Taking acount the propeller efficiency of .6 about, it is a benefit of 3180 watts on the engine shaft (4.26 hp)
That sounds about right Jean.
There is a benefit but its not a lot. However, I am quite sure there is also some combined effect from body fairings and landing gear fairings shaped as an airfoil as well for gyroplanes equipped with those
 

Jean Claude

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At 45 mph, the lift of a horizontal stabilizer such as Magni M16 (10 sq ft) is less than 50 N, ie less than1% of that of the rotor.
This is negligible.
 

StanFoster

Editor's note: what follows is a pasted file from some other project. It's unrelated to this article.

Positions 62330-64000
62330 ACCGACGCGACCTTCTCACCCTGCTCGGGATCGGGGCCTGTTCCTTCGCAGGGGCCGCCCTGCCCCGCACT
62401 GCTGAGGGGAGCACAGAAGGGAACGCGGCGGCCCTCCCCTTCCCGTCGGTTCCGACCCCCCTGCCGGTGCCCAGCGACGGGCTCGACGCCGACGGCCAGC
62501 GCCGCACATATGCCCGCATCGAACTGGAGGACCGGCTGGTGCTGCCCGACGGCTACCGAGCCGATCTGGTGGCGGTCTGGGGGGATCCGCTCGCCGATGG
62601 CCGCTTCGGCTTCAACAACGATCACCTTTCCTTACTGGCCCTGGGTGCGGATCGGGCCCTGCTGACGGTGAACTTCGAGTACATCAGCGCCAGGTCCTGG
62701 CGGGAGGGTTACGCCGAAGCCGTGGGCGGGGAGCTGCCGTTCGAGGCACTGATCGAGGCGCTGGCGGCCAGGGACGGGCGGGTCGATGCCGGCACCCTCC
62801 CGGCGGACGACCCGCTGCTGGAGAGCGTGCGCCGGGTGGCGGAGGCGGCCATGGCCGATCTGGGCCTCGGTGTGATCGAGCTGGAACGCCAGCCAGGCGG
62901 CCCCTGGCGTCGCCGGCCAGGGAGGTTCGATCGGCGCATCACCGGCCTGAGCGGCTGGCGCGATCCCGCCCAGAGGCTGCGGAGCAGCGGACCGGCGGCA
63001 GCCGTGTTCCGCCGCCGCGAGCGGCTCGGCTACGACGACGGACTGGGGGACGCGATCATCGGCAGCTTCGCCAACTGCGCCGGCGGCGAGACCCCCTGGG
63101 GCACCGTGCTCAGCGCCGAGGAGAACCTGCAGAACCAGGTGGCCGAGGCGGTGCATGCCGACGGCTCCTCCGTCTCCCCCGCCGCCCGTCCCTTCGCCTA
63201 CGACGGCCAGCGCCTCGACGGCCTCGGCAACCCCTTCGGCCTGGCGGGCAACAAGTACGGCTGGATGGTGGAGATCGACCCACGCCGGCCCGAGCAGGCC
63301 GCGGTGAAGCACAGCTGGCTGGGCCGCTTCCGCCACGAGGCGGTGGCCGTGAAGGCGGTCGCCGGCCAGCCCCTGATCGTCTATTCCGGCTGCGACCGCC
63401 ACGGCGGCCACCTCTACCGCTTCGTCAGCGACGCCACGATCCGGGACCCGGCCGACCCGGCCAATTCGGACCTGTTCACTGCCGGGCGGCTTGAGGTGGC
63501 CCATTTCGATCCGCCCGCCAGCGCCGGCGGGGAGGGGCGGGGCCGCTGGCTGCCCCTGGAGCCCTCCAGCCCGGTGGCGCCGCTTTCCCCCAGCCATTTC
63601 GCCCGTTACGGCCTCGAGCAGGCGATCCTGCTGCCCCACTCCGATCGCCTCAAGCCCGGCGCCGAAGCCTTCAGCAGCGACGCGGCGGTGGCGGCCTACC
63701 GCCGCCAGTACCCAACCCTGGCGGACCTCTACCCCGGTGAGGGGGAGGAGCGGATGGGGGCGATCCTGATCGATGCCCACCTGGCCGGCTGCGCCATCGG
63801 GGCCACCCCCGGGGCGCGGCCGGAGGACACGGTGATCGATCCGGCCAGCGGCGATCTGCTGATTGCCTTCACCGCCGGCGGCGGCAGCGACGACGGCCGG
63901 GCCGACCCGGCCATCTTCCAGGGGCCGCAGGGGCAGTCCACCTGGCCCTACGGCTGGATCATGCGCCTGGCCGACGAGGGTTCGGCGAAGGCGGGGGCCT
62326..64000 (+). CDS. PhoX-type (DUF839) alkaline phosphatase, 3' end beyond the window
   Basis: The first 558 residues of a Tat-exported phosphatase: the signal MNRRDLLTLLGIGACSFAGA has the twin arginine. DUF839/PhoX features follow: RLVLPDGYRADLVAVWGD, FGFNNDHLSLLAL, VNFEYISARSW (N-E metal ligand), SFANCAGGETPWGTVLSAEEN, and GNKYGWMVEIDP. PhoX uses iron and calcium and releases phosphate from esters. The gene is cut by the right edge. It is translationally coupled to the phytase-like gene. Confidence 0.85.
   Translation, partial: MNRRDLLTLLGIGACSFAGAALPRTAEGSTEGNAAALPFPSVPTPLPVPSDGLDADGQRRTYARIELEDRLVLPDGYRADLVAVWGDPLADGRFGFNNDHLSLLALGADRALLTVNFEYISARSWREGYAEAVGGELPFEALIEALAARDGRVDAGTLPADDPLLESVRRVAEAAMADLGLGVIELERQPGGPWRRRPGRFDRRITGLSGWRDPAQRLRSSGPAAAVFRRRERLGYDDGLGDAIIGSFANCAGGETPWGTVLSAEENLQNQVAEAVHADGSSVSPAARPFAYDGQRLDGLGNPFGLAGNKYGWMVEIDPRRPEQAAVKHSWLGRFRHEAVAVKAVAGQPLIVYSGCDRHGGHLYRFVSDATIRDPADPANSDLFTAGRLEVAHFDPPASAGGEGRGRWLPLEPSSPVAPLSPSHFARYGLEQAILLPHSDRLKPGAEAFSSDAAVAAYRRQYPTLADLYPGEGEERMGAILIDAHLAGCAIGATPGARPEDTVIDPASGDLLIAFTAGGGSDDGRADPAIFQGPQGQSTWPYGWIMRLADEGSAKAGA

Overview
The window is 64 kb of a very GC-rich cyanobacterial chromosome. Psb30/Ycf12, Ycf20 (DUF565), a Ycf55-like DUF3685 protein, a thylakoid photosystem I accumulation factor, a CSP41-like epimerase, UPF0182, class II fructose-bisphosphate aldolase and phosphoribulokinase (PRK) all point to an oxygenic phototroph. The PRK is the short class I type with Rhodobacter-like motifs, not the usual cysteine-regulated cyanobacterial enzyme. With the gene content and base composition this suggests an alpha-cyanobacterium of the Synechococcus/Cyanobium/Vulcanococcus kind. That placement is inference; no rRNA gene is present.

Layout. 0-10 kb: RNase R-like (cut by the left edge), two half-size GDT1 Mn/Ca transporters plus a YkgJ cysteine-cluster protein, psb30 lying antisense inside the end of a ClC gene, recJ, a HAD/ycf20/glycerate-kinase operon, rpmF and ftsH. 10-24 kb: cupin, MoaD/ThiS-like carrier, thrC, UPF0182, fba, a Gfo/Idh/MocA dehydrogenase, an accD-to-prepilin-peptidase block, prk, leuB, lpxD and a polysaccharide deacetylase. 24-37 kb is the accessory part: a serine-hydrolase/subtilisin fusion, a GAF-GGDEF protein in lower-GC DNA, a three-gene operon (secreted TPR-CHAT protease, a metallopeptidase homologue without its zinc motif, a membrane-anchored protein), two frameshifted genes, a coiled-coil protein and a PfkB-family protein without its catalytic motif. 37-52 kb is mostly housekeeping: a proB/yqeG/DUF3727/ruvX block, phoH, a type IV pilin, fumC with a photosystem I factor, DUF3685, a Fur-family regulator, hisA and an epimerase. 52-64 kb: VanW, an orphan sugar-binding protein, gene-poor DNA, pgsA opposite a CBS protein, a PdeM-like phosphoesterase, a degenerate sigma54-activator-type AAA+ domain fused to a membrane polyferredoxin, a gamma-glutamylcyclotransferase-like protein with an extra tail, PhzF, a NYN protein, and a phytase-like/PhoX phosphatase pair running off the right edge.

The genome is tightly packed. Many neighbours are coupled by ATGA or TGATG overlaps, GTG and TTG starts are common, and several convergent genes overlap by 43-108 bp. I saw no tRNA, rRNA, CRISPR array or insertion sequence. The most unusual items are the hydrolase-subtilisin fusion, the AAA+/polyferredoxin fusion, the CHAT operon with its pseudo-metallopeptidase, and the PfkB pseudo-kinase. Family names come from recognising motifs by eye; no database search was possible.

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Jean Claude...I have to laugh on your "negligible" comment. While I totally agree...sometimes "negligible" can be a major determining factor. Let me explain. My dad was a pilot and was at the airport watching a spray plane filling up for another very hot and muggy August spray run. Dad noticed a thick layer of smashed bugs all along the leading edge of the airplane wing. Dad offered to go get a 5 gallon bucket of water to scrub that airfoil clean....beings the pilot that he was. The spray pilot declined the offer and away he went. Dad went home, but a few hours later that airplane was attempting to take off fully loaded and very hot out....and he "just" didnt quite have enough lift. He mushed it out as the end of the runway came up ...and his wheels were greeted with skimming the viney tops of a soybean field. Those soybean plants soon tenaciously sucked that airplane into the ground...flipping the plane over. Pilot was ok, but had he allowed dad to earlier have washed those bugs off....that extra ""negligible" difference would have saved his plane!!